“From the creators of The Matrix” is a quote that has accompanied the Wachowskis in each of the trailers and posters for their subsequent films, and with good reason. The 1999 sci-fi is still one of the best of the genre, and having struggled since then a case could be made that the sibling directors peaked too soon. Indeed, Jupiter Ascending does little to change that notion, as it can best be described as a beautiful failure.
Mila Kunis plays the titular Jupiter, a lowly cleaner who lives with her Russian family and dreams of escaping her mundane life. Unbeknownst to Jupiter, her genetic code means she’s next in line for ownership of a number of planets, including Earth. Naturally there are other interested parties who want Jupiter out of the way, and when an attempt on her life is thwarted by half-man half-wolf warrior Caine Wise (Channing Tatum), she’s introduced to a new world.
With an apocalyptic résumé that includes Independence Day, The Day After Tomorrow and 2012, Roland Emmerich is renowned as one of the biggest purveyors of over-the-top blockbuster mayhem. White House Down (2013) is very much in the same mould; loud and unabashedly dumb, it’s fun and forgettable popcorn fodder at its purest, all wrapped up in that now-familiar Die Hard framework.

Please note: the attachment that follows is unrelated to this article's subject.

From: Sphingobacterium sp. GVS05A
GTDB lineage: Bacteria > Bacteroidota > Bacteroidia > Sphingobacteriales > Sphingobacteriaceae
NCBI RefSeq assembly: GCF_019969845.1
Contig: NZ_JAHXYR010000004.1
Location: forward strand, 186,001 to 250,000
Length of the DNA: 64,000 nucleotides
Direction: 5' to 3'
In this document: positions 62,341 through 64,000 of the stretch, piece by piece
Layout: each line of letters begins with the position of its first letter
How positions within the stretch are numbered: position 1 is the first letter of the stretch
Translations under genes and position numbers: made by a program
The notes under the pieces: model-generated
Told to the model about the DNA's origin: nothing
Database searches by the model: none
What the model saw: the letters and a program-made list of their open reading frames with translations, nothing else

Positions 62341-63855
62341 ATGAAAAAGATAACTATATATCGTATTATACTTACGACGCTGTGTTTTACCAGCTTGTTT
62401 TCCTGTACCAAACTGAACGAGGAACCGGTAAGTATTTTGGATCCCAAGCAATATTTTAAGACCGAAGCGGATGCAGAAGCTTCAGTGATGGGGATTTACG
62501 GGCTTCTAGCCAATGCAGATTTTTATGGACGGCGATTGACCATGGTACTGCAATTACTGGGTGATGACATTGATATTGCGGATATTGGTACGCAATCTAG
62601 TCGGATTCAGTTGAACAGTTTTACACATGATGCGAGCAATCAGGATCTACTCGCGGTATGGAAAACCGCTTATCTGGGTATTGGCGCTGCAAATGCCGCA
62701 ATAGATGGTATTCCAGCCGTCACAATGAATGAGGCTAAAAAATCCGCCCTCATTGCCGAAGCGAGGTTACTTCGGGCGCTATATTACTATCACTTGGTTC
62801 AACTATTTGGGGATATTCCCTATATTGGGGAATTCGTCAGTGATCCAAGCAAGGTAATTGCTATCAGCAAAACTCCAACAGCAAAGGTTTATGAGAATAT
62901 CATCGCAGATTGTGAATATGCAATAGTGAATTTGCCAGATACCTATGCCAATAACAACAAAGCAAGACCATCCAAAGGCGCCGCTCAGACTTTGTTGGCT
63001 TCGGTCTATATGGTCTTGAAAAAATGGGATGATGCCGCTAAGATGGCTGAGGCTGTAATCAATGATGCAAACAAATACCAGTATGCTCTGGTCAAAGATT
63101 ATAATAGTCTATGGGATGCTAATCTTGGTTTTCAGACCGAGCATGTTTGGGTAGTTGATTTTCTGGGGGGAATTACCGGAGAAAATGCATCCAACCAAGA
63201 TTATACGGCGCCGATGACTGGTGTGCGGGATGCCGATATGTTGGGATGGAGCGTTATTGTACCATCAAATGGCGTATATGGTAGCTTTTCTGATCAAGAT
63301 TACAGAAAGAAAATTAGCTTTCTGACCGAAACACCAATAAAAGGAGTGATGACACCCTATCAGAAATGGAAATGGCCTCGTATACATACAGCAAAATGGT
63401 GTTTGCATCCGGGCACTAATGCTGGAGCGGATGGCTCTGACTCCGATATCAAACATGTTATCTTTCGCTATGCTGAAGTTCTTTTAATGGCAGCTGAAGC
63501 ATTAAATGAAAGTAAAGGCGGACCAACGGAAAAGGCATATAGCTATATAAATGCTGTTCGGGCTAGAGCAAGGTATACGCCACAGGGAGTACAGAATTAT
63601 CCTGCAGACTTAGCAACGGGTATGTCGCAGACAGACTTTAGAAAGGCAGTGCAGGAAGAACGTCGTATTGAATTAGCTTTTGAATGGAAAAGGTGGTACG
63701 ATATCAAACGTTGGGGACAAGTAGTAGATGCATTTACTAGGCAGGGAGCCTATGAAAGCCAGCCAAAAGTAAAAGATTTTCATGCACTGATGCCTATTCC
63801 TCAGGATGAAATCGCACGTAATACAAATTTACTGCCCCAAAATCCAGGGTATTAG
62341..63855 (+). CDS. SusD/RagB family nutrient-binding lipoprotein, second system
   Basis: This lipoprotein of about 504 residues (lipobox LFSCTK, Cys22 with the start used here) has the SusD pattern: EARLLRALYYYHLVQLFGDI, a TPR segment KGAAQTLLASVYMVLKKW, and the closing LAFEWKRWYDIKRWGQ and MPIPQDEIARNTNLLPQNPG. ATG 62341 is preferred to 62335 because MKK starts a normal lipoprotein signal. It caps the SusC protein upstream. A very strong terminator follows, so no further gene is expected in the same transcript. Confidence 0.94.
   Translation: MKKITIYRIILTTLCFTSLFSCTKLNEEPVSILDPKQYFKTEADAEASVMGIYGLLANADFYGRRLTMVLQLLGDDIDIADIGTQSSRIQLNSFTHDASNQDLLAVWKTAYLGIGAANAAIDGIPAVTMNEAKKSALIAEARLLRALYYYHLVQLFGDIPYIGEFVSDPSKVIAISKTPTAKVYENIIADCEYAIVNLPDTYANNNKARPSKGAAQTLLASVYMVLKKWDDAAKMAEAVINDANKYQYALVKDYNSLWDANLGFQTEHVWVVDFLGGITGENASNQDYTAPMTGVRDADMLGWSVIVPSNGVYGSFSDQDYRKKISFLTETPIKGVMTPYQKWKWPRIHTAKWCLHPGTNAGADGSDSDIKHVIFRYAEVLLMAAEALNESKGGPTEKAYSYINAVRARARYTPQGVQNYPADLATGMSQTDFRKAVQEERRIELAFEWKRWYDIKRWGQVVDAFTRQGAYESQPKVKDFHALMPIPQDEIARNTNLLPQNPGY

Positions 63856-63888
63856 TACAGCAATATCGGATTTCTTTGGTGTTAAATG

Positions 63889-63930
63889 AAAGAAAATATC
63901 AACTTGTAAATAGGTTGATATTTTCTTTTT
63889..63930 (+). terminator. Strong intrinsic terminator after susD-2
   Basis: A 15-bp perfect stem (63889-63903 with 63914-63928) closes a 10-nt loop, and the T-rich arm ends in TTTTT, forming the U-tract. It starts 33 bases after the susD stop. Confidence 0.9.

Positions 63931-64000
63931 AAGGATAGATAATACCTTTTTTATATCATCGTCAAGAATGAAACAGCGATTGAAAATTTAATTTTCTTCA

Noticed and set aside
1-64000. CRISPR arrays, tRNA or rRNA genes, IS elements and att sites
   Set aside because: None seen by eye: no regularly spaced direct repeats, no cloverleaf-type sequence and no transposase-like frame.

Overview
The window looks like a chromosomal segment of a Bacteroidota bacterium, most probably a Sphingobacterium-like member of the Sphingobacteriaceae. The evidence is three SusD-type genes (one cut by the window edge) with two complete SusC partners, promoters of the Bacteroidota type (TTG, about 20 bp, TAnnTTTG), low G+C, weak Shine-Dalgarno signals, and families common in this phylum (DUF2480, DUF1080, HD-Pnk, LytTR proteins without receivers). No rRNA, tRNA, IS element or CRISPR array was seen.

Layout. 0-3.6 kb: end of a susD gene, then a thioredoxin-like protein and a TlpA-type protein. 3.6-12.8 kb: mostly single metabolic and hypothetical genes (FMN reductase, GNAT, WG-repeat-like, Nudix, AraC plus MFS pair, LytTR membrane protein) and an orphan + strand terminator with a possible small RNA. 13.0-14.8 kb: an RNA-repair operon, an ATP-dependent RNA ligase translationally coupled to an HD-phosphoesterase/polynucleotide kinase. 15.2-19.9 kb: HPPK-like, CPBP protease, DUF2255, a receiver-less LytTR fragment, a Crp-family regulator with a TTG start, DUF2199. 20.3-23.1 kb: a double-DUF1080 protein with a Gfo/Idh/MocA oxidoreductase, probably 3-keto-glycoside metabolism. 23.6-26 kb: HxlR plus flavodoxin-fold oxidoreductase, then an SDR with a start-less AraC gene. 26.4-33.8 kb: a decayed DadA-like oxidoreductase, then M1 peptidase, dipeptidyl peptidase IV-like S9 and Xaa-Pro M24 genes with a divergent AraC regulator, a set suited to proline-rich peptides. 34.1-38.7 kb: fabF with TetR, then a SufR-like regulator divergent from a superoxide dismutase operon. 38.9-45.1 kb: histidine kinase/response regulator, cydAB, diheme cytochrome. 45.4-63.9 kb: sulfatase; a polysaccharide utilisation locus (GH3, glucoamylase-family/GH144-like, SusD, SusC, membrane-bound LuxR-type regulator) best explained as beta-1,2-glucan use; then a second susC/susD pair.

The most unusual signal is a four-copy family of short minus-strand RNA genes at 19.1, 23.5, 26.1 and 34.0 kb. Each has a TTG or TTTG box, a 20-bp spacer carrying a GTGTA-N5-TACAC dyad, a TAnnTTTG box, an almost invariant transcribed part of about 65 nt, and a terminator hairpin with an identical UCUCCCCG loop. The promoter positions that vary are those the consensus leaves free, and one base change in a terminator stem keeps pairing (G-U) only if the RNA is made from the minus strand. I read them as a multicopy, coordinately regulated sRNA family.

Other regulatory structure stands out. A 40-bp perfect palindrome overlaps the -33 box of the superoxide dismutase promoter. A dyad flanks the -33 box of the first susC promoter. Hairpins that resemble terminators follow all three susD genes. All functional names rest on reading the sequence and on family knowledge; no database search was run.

It would seem that more and more animated directors are successfully making the transition to live action. Late last year, Brad Bird impressed with Mission Impossible: Ghost Protocol, and just this month Andrew Stanton did a fine job with John Carter. Now it’s the turn of Phil Lord and Chris Miller, famous for 2009’s Cloudy with a Chance of Meatballs, as they attempt to breathe new life into 80’s TV show 21 Jump Street. Ditching the drama for some R-rated humour, is this revamp an unlikely comedic hit?
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